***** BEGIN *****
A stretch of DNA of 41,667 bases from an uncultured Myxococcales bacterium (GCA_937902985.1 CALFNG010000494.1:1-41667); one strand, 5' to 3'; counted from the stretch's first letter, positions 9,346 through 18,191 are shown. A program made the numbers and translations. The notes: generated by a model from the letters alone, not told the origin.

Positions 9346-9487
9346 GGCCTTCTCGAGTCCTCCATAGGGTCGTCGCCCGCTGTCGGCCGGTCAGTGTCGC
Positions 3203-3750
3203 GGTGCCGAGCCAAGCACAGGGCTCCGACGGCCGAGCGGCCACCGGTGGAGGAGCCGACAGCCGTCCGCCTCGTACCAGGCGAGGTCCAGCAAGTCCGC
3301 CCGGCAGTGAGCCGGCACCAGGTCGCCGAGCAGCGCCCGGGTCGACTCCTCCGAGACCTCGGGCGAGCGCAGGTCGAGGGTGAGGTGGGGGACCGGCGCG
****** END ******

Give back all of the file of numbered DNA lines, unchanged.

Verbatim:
A stretch of DNA of 41,667 bases from an uncultured Myxococcales bacterium (GCA_937902985.1 CALFNG010000494.1:1-41667); one strand, 5' to 3'; counted from the stretch's first letter, positions 9,346 through 18,191 are shown. A program made the numbers and translations. The notes: generated by a model from the letters alone, not told the origin.

Positions 9346-9487
9346 GGCCTTCTCGAGTCCTCCATAGGGTCGTCGCCCGCTGTCGGCCGGTCAGTGTCGC
Positions 3203-3750
3203 GGTGCCGAGCCAAGCACAGGGCTCCGACGGCCGAGCGGCCACCGGTGGAGGAGCCGACAGCCGTCCGCCTCGTACCAGGCGAGGTCCAGCAAGTCCGC
3301 CCGGCAGTGAGCCGGCACCAGGTCGCCGAGCAGCGCCCGGGTCGACTCCTCCGAGACCTCGGGCGAGCGCAGGTCGAGGGTGAGGTGGGGGACCGGCGCG